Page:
Demands Are Only Growing Bigger

July 6, 2009

Demands Are Only Growing Bigger For A Shrinking Base Of Taxpayers


The old-fashioned term “taxpayers’ money” has recently resurfaced in Washington — but only to describe some of the TARP funds used in the government takeover of auto companies and financial institutions.

“Taxpayers’ money” is almost never used in Washington to describe any of the other dollars in the $3.5 trillion federal budget. These dollars, divided into familiar categories of entitlement and discretionary spending, are thought of by most Washingtonians as the “government’s money.”

Washington is awash in moneydollars taken by the IRS from the people who earned them and dollars borrowed all around the world.

In Washington, success is measured by how many new federal spending programs get enacted. Washington’s champion spenders — from the president on down — appear to suffer from a delusional psychosis about money. They believe that federal spending is a healing balm. It has magical powers. If applied often enough in large enough quantities, it will cure everything.

Applied in the right places, federal money also enhances their political powers and control. That is the main reason for thousands of spending programs added to the federal budget since 1965. President Obama is now expanding federal spending by a whopping 30%.

Privileged Washingtonians forget that real people have had to work, save and invest, often at great sacrifice, to produce the money that government spends so extravagantly. In pursuit of their careers, federal spenders pretend not to know that the taxpayers of America would have been greatly benefited had they not been forced to send their money to Washington.

Hardworking families could have paid a lot of bills and sent a lot of kids to college with the $300,000 of “taxpayer money” the government spends every week or so to fly Speaker Nancy Pelosi home to San Francisco for a round of political fundraisers and parties.

American taxpayers could do a lot of good for themselves and others with the $400 billion in taxpayer money that Washington spends each year on the 55% of government programs that admittedly fail to accomplish their purposes.

When retained and put to work by the skilled, industrious people who produce it, taxpayers’ money tends to multiply — usually by a factor of 3 to 1, according to a study by distinguished economist Christina Romer (now President Obama’s chief economic adviser).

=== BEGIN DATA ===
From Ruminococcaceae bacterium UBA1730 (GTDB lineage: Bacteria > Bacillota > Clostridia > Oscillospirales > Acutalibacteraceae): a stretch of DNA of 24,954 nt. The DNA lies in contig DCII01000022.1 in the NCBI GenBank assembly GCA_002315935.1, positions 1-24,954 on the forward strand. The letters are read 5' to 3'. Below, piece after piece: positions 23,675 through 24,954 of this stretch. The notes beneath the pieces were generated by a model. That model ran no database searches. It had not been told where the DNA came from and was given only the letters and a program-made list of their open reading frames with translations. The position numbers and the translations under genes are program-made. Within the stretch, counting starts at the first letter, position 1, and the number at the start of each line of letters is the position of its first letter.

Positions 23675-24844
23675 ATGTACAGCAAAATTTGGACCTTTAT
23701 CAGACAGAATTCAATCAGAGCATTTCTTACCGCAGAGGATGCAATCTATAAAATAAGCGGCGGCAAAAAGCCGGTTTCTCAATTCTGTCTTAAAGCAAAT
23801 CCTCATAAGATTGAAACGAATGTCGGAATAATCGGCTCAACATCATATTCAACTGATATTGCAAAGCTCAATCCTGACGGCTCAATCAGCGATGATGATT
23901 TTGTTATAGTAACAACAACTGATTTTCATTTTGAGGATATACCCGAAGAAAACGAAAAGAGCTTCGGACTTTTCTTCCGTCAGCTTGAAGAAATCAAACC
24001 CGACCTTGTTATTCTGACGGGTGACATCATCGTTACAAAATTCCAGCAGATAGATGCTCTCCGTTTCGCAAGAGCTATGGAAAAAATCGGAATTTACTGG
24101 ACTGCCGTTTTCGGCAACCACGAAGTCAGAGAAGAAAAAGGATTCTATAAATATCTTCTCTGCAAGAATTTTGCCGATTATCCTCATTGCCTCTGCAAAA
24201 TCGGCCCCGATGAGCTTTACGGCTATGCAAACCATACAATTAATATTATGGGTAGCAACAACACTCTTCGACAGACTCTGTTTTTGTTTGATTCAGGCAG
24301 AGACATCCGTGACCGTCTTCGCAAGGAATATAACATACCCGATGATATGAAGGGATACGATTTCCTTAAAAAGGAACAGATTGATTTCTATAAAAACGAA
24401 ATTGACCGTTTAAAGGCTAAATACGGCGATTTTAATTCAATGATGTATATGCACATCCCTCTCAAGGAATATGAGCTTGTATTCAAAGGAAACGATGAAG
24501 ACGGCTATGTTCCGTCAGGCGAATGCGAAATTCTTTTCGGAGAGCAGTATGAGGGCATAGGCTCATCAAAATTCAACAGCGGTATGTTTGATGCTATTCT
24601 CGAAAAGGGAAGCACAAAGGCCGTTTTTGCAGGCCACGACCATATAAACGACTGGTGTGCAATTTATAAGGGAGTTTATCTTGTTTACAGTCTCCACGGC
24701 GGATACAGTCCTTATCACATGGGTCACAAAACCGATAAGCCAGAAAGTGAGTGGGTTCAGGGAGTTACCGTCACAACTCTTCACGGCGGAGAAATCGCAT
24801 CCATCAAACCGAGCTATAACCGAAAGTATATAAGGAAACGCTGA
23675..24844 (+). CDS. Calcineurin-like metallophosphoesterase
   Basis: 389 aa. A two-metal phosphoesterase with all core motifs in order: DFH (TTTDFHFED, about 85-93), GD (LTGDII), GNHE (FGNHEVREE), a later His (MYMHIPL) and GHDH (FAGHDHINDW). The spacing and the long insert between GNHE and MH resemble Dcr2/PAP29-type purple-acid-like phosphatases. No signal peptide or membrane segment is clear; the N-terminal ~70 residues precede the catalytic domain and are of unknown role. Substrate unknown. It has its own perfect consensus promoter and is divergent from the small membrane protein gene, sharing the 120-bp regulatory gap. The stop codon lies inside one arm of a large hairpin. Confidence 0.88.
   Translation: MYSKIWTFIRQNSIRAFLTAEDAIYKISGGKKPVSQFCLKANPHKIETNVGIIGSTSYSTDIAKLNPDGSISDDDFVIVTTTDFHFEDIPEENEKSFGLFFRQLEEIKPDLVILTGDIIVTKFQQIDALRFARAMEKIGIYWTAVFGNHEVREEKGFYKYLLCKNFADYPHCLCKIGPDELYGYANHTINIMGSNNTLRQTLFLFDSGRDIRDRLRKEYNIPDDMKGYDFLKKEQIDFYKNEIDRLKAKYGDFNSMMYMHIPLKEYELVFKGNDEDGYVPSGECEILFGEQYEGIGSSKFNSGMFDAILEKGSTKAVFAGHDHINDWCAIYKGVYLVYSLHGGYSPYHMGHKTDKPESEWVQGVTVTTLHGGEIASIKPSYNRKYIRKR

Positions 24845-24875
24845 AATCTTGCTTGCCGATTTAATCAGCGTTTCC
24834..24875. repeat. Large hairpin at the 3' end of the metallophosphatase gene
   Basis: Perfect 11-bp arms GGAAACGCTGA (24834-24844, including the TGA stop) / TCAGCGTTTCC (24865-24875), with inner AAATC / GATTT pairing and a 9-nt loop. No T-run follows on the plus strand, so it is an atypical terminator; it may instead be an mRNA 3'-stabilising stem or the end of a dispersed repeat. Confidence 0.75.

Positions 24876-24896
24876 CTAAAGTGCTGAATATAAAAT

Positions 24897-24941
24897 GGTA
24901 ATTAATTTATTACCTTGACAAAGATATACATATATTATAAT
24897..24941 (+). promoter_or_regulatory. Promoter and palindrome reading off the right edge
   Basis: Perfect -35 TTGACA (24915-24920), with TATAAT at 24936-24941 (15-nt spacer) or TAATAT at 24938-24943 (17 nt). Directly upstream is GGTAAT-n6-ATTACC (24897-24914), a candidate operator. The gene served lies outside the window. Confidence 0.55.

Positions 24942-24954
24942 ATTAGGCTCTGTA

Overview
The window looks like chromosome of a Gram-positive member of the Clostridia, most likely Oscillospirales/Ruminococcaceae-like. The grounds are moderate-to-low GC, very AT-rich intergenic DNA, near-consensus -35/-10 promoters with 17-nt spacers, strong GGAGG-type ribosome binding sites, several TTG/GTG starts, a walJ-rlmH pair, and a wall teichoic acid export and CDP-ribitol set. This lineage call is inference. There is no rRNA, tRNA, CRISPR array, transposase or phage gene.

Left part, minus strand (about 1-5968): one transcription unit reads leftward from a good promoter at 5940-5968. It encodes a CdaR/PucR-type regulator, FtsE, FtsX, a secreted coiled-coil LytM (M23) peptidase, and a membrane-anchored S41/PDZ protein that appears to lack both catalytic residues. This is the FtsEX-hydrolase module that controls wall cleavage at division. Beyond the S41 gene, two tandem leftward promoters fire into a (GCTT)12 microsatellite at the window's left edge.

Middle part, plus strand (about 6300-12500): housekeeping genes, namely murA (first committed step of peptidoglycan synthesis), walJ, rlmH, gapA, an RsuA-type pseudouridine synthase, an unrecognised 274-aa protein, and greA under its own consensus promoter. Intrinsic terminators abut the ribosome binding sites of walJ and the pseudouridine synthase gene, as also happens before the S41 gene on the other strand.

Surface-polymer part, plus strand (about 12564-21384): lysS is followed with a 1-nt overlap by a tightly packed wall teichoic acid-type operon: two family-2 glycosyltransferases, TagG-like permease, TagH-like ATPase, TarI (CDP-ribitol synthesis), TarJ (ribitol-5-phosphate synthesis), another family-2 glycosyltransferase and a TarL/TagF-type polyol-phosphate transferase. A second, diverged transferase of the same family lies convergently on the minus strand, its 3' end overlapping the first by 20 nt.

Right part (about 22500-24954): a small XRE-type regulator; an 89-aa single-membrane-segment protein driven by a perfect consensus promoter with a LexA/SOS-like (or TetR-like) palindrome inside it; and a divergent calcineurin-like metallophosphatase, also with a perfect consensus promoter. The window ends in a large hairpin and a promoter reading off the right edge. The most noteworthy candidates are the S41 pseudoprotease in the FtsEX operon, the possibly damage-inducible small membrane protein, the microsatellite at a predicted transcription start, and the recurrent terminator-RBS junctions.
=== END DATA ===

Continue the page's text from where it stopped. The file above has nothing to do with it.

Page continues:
When government commandeers the taxpayers’ money and spends it, the money tends to shrink. Nearly all modern economic analyses confirm that the “multiplier effect” of government spending is less than 1. Predictably, the highly touted “stimulus” package has not had its hoped-for effect.

Years ago, Milton Friedman told his students that a dollar of government spending produces less than a dollar of economic growth. He was right. The government doesn’t create wealth. It just takes money from people who produce it and moves it around.

More than 85% of the personal income tax is paid by a small, overtaxed band of Americans who in number are less than 25% of eligible voters. The total number of income-tax payers is less than 55% of eligible voters. These people also bear the economic burden of nearly all the income tax collected from corporations.

Taxpayers pay government’s bills — but they have little control over how much of their money government spends or for what.

Obama plans to spend another $1.5 trillion of their tax money in nationalizing health care, even though the taxpayers who will pay 80% to 90% of that are overwhelmingly opposed to socialized medicine. If the president succeeds in forcing it upon them, they will get less health care (at a higher price) and suffer a backbreaking tax increase to boot.

The plight of taxpayers and their money is likely to get even worse after the next election.

Extrapolating from data compiled by the Congressional Joint Committee on Taxation, and taking into account the president’s plan for “credits” that will remove more of his supporters from the income-tax rolls, we estimate that a majority of people who vote in the next election will be nontaxpayers, fully able to tax an oppressed minority with impunity, without themselves paying any income tax at all.

To them, government spending will seem free — and their demand for more of it will be infinite.

Christian is executive director and Robbins the chief economist at the Center For Strategic Tax Reform in Washington, D.C.


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